Happy days for Creative Commons and NIN! Trent Reznor managed to make a huge profit selling his bands 2008 album Ghosts I-IV online, topping Amazon’s best selling list for 2008. Strange enough, the album was legally available for free at the same time (even on the same website). This nice article over at Ars Technica gives one possible reason for this phenomenon (next to obviously the much heralded ease of using Amazon, and might I note the lack of awareness of many law abiding citizens of the existence or workings of sites like The Pirate Bay, where the album could also be downloaded legally for free). According to the article in Ars Technica, the music lovers bought the album on Amazon because ‘fans understood that purchasing MP3s would directly support the music and career of a musician they liked’. (One wonders though, wouldn’t the ‘fans’ buy the album from NIN’s website rather than from Amazon?). It’s like the Radiohead model all over again (didn’t NIN invent that basic model anyway?) but now even better! The same article makes the suggestion that small indie record labels could probably profit from this model too: use that dedicated fan base that does not mind to pay a little extra money to support their favorite artists.
It looks like we might be slowly returning to the old Maecenas system, or Maecenate, when it comes to culture, flourishing as it did in the old Rome of Virgil and Horace, and still visible today in many a countries’ subsidy system, stimulating (historically) mostly the so called ‘high arts’ which in some cases and some countries have known some kind of patronage or state subsidy for ages (the Dutch system is a good example in this respect).
What seems clear however is that this new digital Maecenic culture will be quite different in many respects from so called subsidy systems. It will be way more ‘democratic’ for one, no longer favoring art picked out by committees of wise experts but directly benefiting those chosen by the public to merit their money. It will also not be a ‘traditional’ Maecenic culture in which a few rich people out of philanthropy and the goodness of their hearth give their money to the arts or the projects they endorse. This new Maecenic culture will probably be upheld by large communities of people of all income classes, all offering a little money to support their favorite band, artist or cultural entrepreneur (think of those small labels again).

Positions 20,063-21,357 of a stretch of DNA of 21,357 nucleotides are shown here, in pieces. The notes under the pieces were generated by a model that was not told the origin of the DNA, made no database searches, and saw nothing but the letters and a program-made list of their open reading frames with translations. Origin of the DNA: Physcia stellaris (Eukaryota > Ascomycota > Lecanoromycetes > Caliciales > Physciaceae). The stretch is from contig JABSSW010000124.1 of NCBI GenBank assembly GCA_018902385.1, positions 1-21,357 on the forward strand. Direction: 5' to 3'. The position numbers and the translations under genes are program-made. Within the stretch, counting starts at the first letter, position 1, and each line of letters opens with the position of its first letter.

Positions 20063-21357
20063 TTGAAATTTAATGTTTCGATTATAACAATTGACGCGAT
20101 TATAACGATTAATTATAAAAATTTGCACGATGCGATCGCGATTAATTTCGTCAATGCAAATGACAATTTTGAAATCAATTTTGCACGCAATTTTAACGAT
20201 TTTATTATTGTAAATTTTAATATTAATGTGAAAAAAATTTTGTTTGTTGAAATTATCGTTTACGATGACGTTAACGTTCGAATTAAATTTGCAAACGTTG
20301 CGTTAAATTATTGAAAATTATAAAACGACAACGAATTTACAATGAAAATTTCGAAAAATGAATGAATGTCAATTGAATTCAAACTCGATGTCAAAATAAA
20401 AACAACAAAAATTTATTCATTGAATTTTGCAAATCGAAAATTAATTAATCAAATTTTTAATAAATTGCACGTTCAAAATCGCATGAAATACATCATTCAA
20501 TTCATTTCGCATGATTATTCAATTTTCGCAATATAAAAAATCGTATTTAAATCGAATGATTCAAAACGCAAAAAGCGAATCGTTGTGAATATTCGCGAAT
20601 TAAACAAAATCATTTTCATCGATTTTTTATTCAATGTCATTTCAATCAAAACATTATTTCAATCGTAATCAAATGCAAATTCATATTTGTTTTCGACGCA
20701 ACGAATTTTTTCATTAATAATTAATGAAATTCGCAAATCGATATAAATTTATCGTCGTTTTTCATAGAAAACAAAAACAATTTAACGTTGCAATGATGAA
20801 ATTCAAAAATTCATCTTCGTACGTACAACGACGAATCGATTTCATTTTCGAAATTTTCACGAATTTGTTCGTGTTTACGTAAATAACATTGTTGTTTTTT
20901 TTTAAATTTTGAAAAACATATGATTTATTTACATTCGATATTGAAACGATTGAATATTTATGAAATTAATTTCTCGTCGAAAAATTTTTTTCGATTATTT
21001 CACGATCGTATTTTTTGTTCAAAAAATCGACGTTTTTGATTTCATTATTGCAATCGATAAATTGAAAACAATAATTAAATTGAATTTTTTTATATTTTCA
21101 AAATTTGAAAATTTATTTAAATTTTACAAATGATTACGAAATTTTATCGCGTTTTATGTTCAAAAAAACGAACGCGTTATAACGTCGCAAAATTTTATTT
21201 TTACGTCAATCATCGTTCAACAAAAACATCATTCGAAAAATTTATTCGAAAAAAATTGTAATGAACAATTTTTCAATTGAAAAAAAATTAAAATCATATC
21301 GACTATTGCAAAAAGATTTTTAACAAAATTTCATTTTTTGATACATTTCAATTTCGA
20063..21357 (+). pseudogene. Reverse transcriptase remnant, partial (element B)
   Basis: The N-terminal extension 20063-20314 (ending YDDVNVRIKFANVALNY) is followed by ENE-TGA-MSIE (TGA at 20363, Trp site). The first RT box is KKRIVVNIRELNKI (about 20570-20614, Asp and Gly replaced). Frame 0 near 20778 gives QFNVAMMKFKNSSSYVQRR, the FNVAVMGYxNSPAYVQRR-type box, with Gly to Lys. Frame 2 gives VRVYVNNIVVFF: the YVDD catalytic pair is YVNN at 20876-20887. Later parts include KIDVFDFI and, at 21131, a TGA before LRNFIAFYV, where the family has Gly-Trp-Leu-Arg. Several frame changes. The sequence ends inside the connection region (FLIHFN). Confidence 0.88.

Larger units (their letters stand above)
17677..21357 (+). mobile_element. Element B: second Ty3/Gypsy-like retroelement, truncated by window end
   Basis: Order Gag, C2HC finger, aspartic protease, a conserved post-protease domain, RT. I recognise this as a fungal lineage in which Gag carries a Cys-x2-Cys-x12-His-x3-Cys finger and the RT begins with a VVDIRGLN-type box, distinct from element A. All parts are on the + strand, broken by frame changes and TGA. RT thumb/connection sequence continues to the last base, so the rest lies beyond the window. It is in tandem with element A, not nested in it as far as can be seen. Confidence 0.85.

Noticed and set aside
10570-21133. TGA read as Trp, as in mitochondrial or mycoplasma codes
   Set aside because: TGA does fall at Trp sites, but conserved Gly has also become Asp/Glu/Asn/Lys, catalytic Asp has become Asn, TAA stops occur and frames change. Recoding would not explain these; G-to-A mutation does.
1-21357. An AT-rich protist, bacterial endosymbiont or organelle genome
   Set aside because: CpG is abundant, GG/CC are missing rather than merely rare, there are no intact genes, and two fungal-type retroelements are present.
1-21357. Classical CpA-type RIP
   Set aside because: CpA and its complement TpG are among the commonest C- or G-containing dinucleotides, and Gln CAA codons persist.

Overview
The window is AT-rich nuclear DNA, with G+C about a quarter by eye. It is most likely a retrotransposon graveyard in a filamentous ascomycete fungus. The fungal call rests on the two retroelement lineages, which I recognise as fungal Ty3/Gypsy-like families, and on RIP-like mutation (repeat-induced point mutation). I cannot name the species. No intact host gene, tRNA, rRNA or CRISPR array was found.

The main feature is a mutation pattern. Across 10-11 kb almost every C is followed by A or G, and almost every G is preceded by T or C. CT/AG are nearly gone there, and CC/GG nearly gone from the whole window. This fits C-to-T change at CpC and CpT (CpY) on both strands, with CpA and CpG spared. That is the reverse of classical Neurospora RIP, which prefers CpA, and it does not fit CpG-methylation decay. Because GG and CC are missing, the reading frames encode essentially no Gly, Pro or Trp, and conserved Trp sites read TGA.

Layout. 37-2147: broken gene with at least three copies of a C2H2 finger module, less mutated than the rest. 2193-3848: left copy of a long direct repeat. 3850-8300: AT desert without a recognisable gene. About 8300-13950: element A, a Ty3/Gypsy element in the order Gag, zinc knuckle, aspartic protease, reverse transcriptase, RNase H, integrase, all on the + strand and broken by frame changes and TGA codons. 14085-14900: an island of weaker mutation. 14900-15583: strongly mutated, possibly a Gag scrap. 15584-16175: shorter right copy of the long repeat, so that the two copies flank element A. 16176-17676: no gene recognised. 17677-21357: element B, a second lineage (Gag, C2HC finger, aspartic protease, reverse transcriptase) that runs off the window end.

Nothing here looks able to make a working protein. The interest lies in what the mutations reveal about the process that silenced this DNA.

Now is this a bad development? Does this mean that, might such a system in the future prevail, all art should be foremost about marketing, about creating a sustainable community and those with the most fans get the most money? Not necessarily. Sure there will be large communities supporting crappy artists, but as NIN shows (which although definitely a big band you will find harder to categorize as ‘mainstream’ like you might do with for instance Radiohead, and by the way, both bands have been credited with making qualitatively high and good music according to ‘artistic standards’, whatever they are), ‘alternative’ bands can also make an income this way, maybe supplementing this new kind of business model with added value products, merchandising and intensive touring, so it does surely also offer possibilities for those small little indie pearls out there.
Finally, and I will go in to this some more in the future for sure: could this model work for books? Why not? Some have tried already: Cory Doctorow is one of the most successful examples of this model. He has given his books away for free for years already and has made a lot of money with this scheme. The difference between music and books in this day and age of course being that the made the profit from his printed books, whilst the digital versions are available for free online. And a lot of these print sales can be explained by the by some felt ‘awful screen reading experience’. But with the rise of digital books and with Kindle editions being available of a growing amount of various book titles, competition will begin to rise between free digital books and paid for digital content in this segment of the media market too. And why not help out good old Cory and his mates by sponsoring them in the good old Roman way, thanking them for their generous sharing of their cultural creations in an alternative way? I know some artists who would like such a model…. Interesting times, interesting developments….